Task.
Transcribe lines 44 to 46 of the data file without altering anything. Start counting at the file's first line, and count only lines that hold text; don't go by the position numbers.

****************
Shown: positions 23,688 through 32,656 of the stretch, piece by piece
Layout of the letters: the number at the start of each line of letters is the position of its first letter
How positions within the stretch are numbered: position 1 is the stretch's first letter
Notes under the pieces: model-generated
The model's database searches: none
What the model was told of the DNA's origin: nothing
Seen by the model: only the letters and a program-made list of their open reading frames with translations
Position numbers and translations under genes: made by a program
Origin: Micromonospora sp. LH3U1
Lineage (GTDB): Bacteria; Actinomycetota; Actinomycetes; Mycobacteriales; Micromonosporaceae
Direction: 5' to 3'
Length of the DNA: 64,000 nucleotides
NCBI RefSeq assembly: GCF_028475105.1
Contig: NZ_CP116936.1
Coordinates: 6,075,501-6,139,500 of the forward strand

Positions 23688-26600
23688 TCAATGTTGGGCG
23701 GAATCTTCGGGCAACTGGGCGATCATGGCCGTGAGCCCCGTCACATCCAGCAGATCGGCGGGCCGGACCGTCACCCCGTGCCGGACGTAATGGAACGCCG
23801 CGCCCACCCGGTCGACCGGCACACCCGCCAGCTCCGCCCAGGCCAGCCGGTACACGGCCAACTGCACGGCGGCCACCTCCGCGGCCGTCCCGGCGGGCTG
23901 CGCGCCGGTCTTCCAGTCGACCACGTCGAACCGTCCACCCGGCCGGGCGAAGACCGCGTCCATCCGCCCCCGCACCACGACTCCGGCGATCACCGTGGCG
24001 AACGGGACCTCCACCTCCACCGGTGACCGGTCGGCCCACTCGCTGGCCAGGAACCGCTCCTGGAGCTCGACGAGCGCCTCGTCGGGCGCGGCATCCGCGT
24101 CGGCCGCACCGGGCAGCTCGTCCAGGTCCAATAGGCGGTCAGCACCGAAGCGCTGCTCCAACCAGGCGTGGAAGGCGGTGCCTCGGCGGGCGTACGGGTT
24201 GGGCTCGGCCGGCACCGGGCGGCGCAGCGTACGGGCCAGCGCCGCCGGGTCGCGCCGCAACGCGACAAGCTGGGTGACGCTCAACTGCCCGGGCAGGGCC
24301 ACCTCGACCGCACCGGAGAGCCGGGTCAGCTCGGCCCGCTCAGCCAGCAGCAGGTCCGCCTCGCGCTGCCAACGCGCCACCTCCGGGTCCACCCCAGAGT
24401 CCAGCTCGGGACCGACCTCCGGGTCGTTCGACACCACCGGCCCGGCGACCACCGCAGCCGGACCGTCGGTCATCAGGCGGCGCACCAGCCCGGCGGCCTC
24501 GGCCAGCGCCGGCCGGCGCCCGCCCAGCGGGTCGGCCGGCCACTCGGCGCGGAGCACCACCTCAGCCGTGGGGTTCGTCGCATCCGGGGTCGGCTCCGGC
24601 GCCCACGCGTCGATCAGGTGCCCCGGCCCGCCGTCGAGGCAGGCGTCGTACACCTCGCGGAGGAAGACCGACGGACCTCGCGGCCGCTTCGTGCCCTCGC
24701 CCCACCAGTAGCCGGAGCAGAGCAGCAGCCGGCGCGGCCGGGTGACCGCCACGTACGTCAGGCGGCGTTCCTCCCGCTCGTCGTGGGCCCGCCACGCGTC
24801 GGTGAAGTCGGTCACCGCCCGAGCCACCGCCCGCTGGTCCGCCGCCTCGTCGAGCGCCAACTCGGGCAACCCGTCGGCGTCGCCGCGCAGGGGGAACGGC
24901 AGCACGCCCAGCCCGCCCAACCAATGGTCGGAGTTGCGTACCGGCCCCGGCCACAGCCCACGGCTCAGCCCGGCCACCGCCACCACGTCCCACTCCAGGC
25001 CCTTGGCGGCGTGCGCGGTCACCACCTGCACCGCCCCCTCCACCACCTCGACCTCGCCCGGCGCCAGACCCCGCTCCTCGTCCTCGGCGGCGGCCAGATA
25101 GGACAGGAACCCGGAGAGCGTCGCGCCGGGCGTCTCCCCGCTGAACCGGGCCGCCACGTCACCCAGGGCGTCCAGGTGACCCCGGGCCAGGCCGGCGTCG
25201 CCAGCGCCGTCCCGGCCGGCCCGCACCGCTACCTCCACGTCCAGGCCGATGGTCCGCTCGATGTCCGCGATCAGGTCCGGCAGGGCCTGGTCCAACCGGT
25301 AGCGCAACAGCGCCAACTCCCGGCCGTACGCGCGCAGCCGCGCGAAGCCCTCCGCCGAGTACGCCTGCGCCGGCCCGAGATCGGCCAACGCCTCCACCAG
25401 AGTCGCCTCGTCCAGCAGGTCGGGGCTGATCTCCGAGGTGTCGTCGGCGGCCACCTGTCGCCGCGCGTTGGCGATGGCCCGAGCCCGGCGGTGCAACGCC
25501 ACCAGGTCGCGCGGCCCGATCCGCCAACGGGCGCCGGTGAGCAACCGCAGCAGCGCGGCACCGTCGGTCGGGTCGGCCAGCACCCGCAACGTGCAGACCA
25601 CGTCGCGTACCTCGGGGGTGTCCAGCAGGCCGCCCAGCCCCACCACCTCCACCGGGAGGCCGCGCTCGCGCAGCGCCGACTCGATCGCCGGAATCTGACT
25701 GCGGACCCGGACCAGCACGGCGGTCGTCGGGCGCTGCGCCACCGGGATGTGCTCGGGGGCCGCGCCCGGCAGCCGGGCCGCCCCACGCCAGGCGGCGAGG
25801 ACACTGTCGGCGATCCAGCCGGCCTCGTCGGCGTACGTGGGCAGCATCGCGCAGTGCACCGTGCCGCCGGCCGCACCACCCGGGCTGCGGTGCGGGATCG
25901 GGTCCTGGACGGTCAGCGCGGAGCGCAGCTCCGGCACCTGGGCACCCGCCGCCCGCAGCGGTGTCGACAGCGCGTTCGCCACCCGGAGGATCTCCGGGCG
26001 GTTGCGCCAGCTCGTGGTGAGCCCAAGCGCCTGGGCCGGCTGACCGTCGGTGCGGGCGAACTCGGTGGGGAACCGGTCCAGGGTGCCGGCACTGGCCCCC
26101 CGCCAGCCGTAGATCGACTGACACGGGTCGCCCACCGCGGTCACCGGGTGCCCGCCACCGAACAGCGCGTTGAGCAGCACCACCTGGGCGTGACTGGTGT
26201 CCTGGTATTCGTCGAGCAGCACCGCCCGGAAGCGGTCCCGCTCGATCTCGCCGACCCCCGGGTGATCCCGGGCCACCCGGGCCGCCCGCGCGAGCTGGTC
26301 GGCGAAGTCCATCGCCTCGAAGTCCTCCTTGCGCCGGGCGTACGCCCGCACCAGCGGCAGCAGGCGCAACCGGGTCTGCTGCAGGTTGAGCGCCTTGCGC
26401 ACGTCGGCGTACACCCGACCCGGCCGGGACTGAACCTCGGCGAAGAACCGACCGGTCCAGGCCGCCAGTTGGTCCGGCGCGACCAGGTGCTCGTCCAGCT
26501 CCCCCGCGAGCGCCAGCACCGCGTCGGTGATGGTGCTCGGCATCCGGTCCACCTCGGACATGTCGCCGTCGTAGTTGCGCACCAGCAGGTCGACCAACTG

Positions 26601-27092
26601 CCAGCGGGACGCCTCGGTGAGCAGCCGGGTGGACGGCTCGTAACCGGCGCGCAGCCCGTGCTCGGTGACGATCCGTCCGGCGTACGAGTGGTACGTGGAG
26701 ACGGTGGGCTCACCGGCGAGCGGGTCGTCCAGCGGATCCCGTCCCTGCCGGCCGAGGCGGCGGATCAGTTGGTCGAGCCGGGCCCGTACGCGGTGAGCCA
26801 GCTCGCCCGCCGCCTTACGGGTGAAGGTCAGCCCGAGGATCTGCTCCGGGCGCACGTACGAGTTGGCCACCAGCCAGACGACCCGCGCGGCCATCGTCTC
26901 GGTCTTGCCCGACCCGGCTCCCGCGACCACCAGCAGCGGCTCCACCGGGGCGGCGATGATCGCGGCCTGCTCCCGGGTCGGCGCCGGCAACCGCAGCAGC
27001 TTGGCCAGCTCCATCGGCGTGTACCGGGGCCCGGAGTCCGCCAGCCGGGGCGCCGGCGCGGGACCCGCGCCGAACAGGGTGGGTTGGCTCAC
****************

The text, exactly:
26301 GGCGAAGTCCATCGCCTCGAAGTCCTCCTTGCGCCGGGCGTACGCCCGCACCAGCGGCAGCAGGCGCAACCGGGTCTGCTGCAGGTTGAGCGCCTTGCGC
26401 ACGTCGGCGTACACCCGACCCGGCCGGGACTGAACCTCGGCGAAGAACCGACCGGTCCAGGCCGCCAGTTGGTCCGGCGCGACCAGGTGCTCGTCCAGCT
26501 CCCCCGCGAGCGCCAGCACCGCGTCGGTGATGGTGCTCGGCATCCGGTCCACCTCGGACATGTCGCCGTCGTAGTTGCGCACCAGCAGGTCGACCAACTG